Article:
20. 20. Bone Marrow <ul><li>Fills the spaces within bones </li></ul><ul><li>Two types: </li></ul><ul><ul><li>Red bone marrow </li></ul></ul><ul><ul><li>Yellow bone marrow. </li></ul></ul>
    21. 21. Red Bone Marrow <ul><li>Forms blood cells </li></ul><ul><li>Majority of the bone marrow of young animals </li></ul><ul><li>Only a small portion of the marrow of older animals </li></ul><ul><li>Confined to a few specific locations in older animals </li></ul>
    22. 22. Yellow Bone Marrow <ul><li>Consists primarily of adipose connective tissue </li></ul><ul><li>Most common type of marrow in adult animals </li></ul><ul><li>Can revert to red bone marrow if needed </li></ul>
    23. 23. Bone Features <ul><li>Articular Surfaces : </li></ul><ul><li>Condyle: large, round articular surface </li></ul><ul><li>Head: spherical articular surface on the proximal end of a long bone </li></ul><ul><ul><li>Joins with the shaft of the bone at the neck region </li></ul></ul><ul><li>Facet: flat articular surface </li></ul>
    24. 24. Bone Features <ul><li>Processes </li></ul><ul><li>Projections off a bone surface </li></ul><ul><li>Name depends on location </li></ul><ul><li>Examples: </li></ul><ul><ul><li>Spinous process of a vertebra </li></ul></ul><ul><ul><li>Trochanter on the femur </li></ul></ul><ul><ul><li>Tuberosity on the ischium </li></ul></ul><ul><ul><li>Spine on the scapula </li></ul></ul><ul><ul><li>Wing on the atlas </li></ul></ul>
    25. 25. Bone Features <ul><li>Foramen: hole in a bone; may contain blood vessels, nerves </li></ul><ul><li>Fossa: depressed area on the surface of a bone </li></ul>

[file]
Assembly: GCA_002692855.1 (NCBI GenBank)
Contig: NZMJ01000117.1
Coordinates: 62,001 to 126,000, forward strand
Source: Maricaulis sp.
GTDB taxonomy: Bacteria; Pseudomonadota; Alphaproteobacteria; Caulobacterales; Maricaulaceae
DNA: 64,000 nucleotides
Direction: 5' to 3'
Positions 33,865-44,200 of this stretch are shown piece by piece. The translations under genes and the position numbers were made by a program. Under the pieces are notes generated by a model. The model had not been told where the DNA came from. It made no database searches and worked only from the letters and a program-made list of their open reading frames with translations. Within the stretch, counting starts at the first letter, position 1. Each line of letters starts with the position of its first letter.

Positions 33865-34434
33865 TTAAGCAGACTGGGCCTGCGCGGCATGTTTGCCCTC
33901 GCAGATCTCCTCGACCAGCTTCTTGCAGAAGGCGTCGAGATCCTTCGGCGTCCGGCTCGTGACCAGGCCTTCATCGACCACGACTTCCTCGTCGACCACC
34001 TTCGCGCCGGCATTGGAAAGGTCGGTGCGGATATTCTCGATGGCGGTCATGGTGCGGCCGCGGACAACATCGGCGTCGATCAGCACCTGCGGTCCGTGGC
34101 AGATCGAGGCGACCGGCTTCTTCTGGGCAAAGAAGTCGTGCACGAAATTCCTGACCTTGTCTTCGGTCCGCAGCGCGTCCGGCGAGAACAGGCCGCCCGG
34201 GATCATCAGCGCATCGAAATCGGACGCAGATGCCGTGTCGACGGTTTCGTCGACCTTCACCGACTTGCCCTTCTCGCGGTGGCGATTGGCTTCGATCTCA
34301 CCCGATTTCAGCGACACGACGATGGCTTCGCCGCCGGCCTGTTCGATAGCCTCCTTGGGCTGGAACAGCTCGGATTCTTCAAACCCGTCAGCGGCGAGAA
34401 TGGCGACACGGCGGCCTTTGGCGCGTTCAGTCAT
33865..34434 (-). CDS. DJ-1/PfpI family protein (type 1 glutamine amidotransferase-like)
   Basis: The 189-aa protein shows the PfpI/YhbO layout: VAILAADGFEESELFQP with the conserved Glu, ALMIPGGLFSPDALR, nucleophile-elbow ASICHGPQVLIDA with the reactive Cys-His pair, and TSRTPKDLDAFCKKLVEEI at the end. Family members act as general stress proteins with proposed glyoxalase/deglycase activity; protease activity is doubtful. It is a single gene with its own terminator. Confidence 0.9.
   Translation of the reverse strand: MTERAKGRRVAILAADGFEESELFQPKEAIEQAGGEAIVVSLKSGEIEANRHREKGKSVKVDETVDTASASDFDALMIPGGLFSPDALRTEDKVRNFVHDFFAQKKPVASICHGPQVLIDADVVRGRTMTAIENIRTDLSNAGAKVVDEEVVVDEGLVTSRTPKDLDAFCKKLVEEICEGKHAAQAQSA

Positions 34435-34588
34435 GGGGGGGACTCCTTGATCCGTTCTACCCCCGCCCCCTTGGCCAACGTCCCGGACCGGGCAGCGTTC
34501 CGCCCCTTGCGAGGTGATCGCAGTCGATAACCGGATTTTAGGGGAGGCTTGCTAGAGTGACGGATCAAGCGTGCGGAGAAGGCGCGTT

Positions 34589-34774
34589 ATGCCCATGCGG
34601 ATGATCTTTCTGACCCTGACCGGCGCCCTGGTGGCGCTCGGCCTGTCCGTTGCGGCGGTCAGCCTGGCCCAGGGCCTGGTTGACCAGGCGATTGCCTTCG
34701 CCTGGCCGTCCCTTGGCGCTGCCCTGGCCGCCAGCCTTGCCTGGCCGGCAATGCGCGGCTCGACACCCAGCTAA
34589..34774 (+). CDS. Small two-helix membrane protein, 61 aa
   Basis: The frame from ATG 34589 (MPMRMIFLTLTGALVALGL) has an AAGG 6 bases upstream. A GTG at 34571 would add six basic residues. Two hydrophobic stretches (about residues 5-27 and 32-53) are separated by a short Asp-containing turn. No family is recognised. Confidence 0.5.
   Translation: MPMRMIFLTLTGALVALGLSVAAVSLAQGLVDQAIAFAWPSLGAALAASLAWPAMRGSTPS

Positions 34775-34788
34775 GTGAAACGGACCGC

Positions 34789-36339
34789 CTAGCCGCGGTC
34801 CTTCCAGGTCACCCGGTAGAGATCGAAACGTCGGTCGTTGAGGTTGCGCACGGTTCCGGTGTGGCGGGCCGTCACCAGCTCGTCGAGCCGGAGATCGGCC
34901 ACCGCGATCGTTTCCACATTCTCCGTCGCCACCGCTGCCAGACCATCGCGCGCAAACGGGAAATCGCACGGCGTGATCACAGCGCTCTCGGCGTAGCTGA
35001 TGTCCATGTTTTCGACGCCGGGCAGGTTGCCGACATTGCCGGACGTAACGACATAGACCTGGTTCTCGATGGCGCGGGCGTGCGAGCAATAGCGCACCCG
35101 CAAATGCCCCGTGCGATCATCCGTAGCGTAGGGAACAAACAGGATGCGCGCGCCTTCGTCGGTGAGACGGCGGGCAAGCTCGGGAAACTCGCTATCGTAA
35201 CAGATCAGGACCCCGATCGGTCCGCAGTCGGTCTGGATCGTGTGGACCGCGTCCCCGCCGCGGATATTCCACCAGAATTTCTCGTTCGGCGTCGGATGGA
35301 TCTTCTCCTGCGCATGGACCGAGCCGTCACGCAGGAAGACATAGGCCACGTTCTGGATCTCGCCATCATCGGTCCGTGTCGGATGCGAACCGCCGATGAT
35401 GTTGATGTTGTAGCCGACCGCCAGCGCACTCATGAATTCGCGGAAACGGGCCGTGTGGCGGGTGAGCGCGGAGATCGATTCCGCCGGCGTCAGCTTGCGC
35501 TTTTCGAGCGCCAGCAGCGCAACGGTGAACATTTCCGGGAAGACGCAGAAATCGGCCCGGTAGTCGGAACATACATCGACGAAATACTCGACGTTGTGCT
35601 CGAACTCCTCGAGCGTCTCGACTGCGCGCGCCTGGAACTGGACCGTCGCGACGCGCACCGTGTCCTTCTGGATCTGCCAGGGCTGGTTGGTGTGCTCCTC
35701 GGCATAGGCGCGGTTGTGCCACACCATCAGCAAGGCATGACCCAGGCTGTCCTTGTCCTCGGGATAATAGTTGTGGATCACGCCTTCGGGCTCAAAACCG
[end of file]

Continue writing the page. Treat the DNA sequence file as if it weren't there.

26. 26. Axial Skelton <ul><li>Skull </li></ul><ul><li>Hyoid bone </li></ul><ul><li>Spinal column </li></ul><ul><li>Ribs </li></ul><ul><li>Sternum </li></ul>
    27. 27. Skull <ul><li>Usually consists of 37 or 38 separate bones </li></ul><ul><li>Most of the skull bones are joints called sutures. </li></ul><ul><li>The mandible is connected to the rest of the skull by a synovial joint. </li></ul>
    28. 28. Bones of the Cranium <ul><li>External bones : </li></ul><ul><li>Frontal bones (2) </li></ul><ul><li>Interparietal bones (2) </li></ul><ul><li>Occipital bones (1) </li></ul><ul><li>Parietal bones (2) </li></ul><ul><li>Temporal bones (2) </li></ul><ul><li>Internal Bones : </li></ul><ul><li>Ethmoid bone (1) </li></ul><ul><li>Sphenoid bone (1) </li></ul>
    29. 29. Hyoid Bone <ul><li>Sometimes included with the cranial bones </li></ul><ul><li>Also called the hyoid apparatus </li></ul><ul><li>Composed of several portions of bone united by cartilage </li></ul>